1. Decide what you will cover. One or two key points are enough for one session
  2. Decide how you will get your key points across. For the most part, hands-on activities are best for learning. Consider “what will they do” as the primary question, and “what will instructor do” as secondary. Visit the Let’s Talk Science website for more information, www.letstalkscience.ca.
  3. Write out a plan. Include your objectives for the session, what you and the group will do, how much time each activity will take and the materials need.
  4. Practice your plan to ensure that it works as you anticipate and that the time allotted is appropriate.
  5. Be flexible. Things do not always go as anticipated. So, try to have extra material to engage the group if things finish earlier than planned. Also, think about what you can cut out from the plan if things take longer.
  6. Plan some time within your presentation to discuss about topics in sciece/ engineering. It is your unique perspective on these topics that can really enrich the experience for youth, especially for older levels. Remember, this engineering kit design is to engage high school students to be interested in topics of engineering.
  7. Use variety in your approach. People differ in the ways they learn, as well as their knowledge and skill bases. You can make your presentation more effective by including a variety of approaches, media and activities. For different types of learning skills, please refer to the Abilities and Targeted Activities for the Eight Intelligences section for more information.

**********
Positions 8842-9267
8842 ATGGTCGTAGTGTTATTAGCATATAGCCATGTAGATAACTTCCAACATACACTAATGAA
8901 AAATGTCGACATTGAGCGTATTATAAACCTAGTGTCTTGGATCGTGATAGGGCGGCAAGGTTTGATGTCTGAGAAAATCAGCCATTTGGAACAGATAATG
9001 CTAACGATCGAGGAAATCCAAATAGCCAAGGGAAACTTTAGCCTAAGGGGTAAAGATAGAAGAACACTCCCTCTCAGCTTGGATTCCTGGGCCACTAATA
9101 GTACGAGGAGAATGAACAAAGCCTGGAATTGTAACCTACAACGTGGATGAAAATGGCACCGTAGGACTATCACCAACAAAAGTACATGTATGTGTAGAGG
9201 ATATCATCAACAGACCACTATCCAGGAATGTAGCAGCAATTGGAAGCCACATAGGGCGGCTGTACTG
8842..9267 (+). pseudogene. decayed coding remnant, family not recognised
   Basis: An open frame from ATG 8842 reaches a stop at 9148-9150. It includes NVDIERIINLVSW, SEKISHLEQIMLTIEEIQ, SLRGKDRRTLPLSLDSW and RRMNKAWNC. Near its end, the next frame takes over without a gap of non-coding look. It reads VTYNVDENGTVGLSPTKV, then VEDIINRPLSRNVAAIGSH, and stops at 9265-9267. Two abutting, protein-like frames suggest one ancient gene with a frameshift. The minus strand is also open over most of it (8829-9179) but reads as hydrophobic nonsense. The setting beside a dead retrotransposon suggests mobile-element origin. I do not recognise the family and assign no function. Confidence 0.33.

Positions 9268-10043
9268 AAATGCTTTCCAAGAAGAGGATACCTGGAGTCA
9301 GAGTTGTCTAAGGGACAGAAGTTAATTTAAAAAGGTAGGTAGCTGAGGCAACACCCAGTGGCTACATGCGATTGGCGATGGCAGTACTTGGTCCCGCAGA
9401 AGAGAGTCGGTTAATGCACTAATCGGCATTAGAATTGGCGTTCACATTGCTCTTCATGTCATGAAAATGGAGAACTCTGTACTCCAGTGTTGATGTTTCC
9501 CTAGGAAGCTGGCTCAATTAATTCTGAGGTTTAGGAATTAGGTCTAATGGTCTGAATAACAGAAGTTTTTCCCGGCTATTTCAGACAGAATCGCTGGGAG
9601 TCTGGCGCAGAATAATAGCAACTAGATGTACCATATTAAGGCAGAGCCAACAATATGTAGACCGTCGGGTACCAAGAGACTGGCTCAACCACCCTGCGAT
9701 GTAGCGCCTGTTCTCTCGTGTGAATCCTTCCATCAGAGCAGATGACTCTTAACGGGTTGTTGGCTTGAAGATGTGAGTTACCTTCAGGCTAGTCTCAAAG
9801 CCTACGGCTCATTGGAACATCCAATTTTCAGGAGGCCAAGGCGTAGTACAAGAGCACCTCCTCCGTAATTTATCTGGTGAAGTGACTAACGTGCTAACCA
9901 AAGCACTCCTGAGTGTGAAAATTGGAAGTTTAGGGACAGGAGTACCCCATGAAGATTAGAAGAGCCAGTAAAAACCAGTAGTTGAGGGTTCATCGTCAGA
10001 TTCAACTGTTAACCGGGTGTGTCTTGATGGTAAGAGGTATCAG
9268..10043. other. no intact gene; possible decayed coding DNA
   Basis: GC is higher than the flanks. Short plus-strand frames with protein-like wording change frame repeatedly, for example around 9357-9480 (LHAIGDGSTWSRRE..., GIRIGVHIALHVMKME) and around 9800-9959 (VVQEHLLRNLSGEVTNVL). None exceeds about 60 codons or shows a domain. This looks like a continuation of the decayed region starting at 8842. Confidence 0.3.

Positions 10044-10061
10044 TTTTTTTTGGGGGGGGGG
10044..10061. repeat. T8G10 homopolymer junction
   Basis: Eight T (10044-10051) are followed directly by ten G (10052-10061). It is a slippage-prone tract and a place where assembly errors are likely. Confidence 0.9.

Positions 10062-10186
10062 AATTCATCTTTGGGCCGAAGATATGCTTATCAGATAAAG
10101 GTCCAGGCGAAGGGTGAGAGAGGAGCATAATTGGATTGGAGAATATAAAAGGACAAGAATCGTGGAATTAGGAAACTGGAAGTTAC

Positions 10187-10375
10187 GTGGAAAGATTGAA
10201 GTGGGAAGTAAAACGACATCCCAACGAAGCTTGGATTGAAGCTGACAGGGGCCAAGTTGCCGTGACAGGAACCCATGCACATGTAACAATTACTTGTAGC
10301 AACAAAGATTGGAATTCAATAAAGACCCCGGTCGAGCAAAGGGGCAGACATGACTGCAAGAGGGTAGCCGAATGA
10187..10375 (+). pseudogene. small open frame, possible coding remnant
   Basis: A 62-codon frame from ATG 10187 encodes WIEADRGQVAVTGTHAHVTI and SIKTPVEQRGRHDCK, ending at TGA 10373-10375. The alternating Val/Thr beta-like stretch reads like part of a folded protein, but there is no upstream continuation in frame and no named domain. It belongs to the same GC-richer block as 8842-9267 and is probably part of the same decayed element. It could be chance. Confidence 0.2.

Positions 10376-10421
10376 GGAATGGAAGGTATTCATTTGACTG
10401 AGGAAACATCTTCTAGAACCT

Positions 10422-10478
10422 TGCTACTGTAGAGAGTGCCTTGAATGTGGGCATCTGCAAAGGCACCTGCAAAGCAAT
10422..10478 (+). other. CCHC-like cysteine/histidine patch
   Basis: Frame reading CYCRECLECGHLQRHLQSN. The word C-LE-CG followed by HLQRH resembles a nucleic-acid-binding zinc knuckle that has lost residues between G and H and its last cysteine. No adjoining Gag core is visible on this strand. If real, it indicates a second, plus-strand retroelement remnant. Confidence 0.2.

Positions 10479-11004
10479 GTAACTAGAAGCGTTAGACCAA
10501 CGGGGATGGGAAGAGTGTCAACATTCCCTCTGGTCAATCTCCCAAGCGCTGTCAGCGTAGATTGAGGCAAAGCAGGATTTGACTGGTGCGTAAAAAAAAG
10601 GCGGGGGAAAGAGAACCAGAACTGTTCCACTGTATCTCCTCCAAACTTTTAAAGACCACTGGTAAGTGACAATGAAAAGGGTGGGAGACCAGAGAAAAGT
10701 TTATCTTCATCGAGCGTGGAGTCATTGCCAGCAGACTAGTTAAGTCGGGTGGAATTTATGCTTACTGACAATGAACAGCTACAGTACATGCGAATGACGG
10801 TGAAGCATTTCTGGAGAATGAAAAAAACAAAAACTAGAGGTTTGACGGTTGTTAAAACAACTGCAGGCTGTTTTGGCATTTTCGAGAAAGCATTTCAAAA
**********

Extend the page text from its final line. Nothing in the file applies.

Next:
8. Look at your region’s curriculum. Educators have a responsibility to ensure that certain topics are covered for certain age-groups. This can be very challenging and tailoring your presentation so that it fits within the curriculum may be highly appealing to the educator. The curricula will also give you a good idea of the kinds of things that the students have probably already learned- and thing they have not. When working with community groups- keep it FUN!
  9. Thing about the resources – materials, equipment, demos and books you might be able to bring into the classroom. Items that are an everyday part of your scientific world could very well be inaccessible to this group. Is there anything you can leave behind the classroom?
  10. Consider safety. Check to if there are any restrictions regarding animals, chemical use or foods at your venue. Before introducing any hands-on activities, review all safety procedures with the students.

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*** Back to: LoT:G – LTS Engineering Kit Design Competition